For decades, Floridians have been watching legal dramas on television. Whether you grew up watching Perry Mason or more recently have begun watching Law & Order: Special Victims Unit, television shows that deal with the law are extremely popular. While these shows do not always “get the law right,” so to speak, they have helped to introduced thousands of viewers to some of the complex aspects of criminal law in Florida and throughout the country. What are some of the most popular legal drama programs on television, and what can we learn about the law by watching them? Popular Legal Dramas Get Ranked By Viewers What legal dramas are most popular with viewers? According to a list from Ranker.com, the following shows are among the most commonly watched legal television shows: Law & Order; Law & Order: Special Victims Unit; The Practice; CSI: Crime Scene Investigation; Boston Legal; Suits; The Good Wife; Perry Mason; L.A. Law; Matlock; and Ally McBeal. What do these shows have in common? In each of them, viewers watch courtroom scenes unfold—some of the legal matters are issues of civil law in which a plaintiff may be seeking damages from a defendant, such as is common in legal dramas like Suits and The Good Wife. In other legal dramas, such as the Law & Order programs, Perry Mason, Matlock, or the various incarnations of CSI: Crime Scene Investigation, we primarily view criminal trials that follow either the prosecution and police investigations team, or the defense attorney who is working to building a successful defense for the client and to prove that client’s innocence. These shows are compelling, and they routinely receive high ratings, keeping legal dramas on a wide variety of networks. What else should viewers know about these television shows and the information they provide? Learning More About the “CSI Effect” on Juries According to an article from the American Bar Association (ABA), the term “CSI Effect” was coined to refer to a “phenomenon whereby high-tech, forensic evidence dramatized in television crime dramas such as CSI, Law & Order, and Forensic Files theoretically promotes unrealistic expectation among jurors of how apparently clearly and definitely forensic evidence can determine innocence or guilt or, from the perspective of the civil litigator, causation or liability.” In other words, viewers watch these popular legal dramas and assume that courtroom proceedings and investigations work the same way in real life and in real legal practice. The “CSI Effect” seems to be so strong in jury trials, in fact, that jurors often will refuse to convict, according to the article, or to find in favor of a plaintiff in a civil trial, simply because it seems as though there is insufficient forensic evidence. The truth is that high-tech and forensic evidence simply is not as prevalent in real court cases as it is on television, and making assumptions about a real case based on knowledge from legal dramas can be problematic. None of this means, of course, that you should stop watching your favorite legal television dramas. Instead, you might simply shift your expectations in the event that you are involved in a real legal case. Contact a Florida Criminal Defense Attorney Do you have questions about how to build a strong defense in your case? An experienced Florida criminal defense attorney can assist you. Contact Moses & Rooth for more information about our services.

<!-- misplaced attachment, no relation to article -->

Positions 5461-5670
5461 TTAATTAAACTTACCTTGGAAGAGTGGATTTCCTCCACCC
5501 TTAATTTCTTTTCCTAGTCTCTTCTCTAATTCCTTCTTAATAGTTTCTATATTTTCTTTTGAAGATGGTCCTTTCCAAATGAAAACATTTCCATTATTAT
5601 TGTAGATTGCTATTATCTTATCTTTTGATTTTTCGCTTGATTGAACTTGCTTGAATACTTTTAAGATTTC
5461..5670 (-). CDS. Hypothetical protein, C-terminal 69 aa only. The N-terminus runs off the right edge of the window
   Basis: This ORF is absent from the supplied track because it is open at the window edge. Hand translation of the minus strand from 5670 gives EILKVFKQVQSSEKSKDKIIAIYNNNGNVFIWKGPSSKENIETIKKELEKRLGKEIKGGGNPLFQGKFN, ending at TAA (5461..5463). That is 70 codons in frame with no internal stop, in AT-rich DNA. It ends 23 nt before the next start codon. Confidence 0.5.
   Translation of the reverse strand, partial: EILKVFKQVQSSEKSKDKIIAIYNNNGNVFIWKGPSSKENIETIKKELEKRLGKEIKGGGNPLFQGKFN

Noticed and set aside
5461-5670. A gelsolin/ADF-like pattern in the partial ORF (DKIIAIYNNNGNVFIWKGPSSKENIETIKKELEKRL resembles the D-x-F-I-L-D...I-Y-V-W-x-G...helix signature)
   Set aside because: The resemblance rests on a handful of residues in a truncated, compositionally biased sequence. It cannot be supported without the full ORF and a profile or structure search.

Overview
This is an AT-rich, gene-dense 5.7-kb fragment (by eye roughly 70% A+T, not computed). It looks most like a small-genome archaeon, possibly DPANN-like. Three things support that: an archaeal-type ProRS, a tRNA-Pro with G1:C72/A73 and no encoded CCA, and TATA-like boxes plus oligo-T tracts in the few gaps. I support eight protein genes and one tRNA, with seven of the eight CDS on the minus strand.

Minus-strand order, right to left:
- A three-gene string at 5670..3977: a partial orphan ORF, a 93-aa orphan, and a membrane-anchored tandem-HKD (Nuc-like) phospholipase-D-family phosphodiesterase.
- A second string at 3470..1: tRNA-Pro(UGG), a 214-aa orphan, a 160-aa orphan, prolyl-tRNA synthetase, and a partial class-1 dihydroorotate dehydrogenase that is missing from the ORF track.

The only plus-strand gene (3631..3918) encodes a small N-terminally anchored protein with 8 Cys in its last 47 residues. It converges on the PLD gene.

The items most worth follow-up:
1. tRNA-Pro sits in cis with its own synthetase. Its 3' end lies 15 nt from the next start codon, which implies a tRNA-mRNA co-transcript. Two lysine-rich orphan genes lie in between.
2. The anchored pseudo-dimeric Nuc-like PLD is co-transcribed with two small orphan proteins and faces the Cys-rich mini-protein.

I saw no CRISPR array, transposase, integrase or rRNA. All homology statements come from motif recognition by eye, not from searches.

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Claiming Intoxication in a Criminal Defense Case in Florida